This study included 100 patients admitted to the hospital with COVID-19 for whom admission blood samples had been stored. Clinical outcomes for these patients were obtained and blood was analyzed for the Omega-3 Index (O3I) at OmegaQuant Analytics (Sioux Falls, SD). Fourteen of the patients died.
The 100 patients were grouped into four quartiles according to their O3I, with 25% of the patients in each quartile. There was one death in the top quartile (i.e., 1 death out of 25 patients with O3I>5.7%), with 13 deaths in the remaining patients (i.e., 13 deaths out of 75 patients with O3I<5.7%).
In age-and-sex adjusted regression analyses, those in the highest quartile (O3I >5.7%) were 75% less likely to die compared with those in the lower three quartiles (p=0.07). Stated another way, the relative risk for death was about four times higher in those with a lower O3I (<5.7%) compared to those with higher levels.
“While not meeting standard statistical significance thresholds, this pilot study – along with multiple lines of evidence regarding the anti-inflammatory effects of EPA and DHA – strongly suggests that these nutritionally available marine fatty acids may help reduce risk for adverse outcomes in COVID-19 patients. Larger studies are clearly needed to confirm these preliminary findings,” said Arash Asher, MD, the lead author on this study.
Agreeing with Dr. Asher, cardiology researcher and co-developer with Dr. Harris of the Omega-3 Index, Clemens von Schacky, MD, (CEO, Omegametrix GmbH, Martinsried, Germany, and not involved with the study) said, “Asher et al have demonstrated that a low Omega-3 Index might be a powerful predictor for death from COVID-19. Although encouraging, their findings clearly need to be replicated.”
Omega-3 expert James H. O’Keefe, Jr., MD, (Director of Preventive Cardiology, Saint Luke’s Mid America Heart Institute, Kansas City, MO, and also not involved with the study) observed, “An excessive inflammatory response, referred to as a ‘cytokine storm,’ is a fundamental mediator of severe COVID-19 illness. Omega-3 fatty acids (DHA and EPA) have potent anti-inflammatory activities, and this pilot study provides suggestive evidence that these fatty acids may dampen COVID-19’s cytokine storm.”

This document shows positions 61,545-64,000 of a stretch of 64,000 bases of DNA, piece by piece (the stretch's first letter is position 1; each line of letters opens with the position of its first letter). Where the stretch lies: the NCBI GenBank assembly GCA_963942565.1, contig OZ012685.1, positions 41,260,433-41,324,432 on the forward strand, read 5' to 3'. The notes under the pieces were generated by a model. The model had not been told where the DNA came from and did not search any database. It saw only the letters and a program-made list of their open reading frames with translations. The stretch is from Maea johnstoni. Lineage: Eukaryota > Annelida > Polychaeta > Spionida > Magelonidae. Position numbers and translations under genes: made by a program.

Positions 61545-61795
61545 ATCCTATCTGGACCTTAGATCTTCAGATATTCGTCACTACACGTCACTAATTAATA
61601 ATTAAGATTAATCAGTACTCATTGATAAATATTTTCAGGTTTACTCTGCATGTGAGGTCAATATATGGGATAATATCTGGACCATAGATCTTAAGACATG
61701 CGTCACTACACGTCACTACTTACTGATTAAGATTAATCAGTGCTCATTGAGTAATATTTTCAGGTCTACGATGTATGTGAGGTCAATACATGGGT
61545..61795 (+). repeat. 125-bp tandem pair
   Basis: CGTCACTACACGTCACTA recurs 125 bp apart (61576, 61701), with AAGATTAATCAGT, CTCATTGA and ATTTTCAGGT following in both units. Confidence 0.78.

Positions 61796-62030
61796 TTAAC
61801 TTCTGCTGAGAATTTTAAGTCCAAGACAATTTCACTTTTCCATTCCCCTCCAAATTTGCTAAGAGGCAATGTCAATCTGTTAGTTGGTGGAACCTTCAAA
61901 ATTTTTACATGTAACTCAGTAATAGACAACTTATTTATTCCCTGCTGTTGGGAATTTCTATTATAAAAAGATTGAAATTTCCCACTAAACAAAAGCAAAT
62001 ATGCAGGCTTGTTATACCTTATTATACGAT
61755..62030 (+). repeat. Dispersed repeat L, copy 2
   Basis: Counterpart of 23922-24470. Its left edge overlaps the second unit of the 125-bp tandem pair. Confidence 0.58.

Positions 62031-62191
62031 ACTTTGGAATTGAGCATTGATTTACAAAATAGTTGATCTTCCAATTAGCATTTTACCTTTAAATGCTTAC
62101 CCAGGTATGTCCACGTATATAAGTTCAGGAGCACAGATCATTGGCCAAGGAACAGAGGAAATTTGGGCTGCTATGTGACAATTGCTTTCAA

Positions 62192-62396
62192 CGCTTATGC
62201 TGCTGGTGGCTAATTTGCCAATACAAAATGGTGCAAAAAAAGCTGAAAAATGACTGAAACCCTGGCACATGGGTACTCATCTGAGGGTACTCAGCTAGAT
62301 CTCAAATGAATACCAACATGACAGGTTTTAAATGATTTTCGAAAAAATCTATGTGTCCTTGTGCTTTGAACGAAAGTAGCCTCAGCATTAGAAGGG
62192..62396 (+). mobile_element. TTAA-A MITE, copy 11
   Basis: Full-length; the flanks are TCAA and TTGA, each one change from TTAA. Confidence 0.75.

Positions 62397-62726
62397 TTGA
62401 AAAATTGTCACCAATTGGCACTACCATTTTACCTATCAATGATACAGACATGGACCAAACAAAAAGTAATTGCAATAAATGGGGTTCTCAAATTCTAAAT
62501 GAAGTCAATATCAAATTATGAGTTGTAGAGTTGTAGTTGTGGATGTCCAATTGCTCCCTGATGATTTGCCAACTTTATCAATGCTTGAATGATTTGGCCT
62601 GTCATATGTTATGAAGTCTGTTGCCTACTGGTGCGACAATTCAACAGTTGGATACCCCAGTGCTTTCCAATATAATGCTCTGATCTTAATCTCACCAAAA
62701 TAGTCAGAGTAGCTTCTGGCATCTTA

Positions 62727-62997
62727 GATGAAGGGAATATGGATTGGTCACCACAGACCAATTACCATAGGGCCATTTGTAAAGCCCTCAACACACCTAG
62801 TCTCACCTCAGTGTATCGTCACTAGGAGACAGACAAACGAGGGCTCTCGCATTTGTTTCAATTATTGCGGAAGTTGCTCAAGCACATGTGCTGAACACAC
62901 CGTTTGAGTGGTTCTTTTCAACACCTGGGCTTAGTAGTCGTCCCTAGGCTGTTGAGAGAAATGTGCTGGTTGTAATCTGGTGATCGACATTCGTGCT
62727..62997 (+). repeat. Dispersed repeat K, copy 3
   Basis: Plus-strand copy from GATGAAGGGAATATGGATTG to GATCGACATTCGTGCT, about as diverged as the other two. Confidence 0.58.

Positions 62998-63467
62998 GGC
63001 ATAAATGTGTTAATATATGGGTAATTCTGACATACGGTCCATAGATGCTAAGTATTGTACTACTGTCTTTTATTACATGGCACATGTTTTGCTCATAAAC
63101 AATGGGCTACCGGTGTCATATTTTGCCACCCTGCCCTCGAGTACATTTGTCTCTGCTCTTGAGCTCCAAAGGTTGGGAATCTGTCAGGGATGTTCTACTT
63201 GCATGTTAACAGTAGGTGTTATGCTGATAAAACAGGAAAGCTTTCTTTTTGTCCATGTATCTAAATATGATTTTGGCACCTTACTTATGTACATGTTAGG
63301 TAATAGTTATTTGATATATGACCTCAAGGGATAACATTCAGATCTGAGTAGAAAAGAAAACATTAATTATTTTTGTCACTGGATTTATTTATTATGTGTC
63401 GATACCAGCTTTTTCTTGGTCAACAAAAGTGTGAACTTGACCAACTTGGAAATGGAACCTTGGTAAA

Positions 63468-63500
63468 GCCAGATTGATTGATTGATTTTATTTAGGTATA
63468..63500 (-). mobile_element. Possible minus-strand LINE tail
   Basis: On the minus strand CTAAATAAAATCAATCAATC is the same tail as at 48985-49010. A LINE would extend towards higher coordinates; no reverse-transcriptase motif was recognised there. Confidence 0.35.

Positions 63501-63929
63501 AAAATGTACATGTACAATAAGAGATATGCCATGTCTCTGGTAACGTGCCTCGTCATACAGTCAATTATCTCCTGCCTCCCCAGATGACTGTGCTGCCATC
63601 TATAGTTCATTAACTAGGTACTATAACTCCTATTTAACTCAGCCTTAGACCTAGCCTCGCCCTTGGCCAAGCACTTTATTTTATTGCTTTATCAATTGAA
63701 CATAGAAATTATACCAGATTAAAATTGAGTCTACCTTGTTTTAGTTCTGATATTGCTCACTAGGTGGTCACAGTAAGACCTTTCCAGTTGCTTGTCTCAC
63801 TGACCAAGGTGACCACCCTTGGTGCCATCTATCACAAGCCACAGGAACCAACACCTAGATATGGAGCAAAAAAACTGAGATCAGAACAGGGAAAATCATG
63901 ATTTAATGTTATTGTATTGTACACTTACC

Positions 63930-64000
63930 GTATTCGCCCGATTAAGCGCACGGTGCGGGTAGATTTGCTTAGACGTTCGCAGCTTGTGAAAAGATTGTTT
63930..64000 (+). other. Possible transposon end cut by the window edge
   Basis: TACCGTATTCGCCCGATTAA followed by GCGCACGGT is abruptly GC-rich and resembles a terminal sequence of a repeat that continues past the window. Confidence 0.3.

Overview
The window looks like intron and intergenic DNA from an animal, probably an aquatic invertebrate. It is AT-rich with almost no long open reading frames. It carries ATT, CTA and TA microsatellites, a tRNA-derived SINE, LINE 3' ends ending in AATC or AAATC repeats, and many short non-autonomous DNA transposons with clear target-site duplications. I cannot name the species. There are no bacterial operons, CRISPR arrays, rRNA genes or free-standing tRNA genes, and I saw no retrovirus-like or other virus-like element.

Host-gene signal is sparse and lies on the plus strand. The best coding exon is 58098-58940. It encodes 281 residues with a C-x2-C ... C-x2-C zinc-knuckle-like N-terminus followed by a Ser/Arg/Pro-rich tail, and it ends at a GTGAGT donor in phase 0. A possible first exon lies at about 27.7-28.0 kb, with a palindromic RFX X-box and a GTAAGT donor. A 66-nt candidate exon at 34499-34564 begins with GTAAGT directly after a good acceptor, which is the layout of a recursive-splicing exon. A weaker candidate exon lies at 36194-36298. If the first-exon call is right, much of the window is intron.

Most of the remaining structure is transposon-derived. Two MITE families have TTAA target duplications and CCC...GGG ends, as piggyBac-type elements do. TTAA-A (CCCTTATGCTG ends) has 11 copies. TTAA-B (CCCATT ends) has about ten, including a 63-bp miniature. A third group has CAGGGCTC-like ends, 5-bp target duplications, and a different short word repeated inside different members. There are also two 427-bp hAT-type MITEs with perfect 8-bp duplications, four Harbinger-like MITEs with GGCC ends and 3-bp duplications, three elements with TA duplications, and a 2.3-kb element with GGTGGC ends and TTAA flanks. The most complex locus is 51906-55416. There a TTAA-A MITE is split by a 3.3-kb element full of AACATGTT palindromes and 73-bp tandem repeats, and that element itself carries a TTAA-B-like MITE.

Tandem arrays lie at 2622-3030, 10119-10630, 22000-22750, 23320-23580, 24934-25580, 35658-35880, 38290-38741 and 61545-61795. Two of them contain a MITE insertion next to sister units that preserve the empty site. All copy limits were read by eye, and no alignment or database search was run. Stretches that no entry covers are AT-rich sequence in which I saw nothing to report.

The research team is currently seeking funding to expand upon these preliminary observations. Individuals and organizations that want to support this research are encouraged to visit FARI’s donations page.
Dr. Arash Asher:
Cedar-Sinai’s Dr. Arash Asher leads an emerging movement in cancer care. As director of Cancer Survivorship and Rehabilitation at The Samuel Oschin Comprehensive Cancer Institute, he runs a dynamic clinic for patients and survivors.
“Americans afflicted with this disease are living longer than ever and their outlook continues to improve,” says Dr. Asher. Cancer survivors have tripled over the past 30 years, now numbering 12 million.
Dr. Asher’s clinic supports patients and survivors facing a wide range of challenges such as fatigue, weakness, changes in thinking, and pain. “I speak for everyone on our multidisciplinary staff when I say we are committed to helping our patients live life to the fullest,” he says.
In pursuit of that goal, Dr. Asher has integrated a number of innovative cancer rehabilitation programs, including art therapy, personalized exercise regimes, and novel cognitive rehabilitation for “chemobrain.”
Dr. Michael Myers:
A graduate of the Albert Einstein College of Medicine in New York, Dr. Myers established a private practice in general/family medicine in 1978 in his native California. In 1980, he saw the significant impact the emerging obesity epidemic was having on his patients leading to diabetes, fatty liver disease, hypertension, elevated lipids, sleep apnea, and other medical complications. This led him to focus his medical talents to actively treating obesity so as to improve the complicating co-morbidities. He researched methods to increase satiety (“fullness”) in order to address one of the limitations of weight management approaches, leading to a U.S. and foreign patents in 2015 to improve the efficacy of weight loss products.
Dr. Myers interests and work with very-long-chain omega-3 fatty acids dates back almost 20 years, encouraging their use for their medical benefits.
Although retired from medical practice in 2014 because of cancer-related complications, he has now recovered sufficiently to once again actively use his medical talents.
Now, as a “senior citizen,” Dr. Myers can be found on the slopes snowboarding in winter and waterskiing in summer.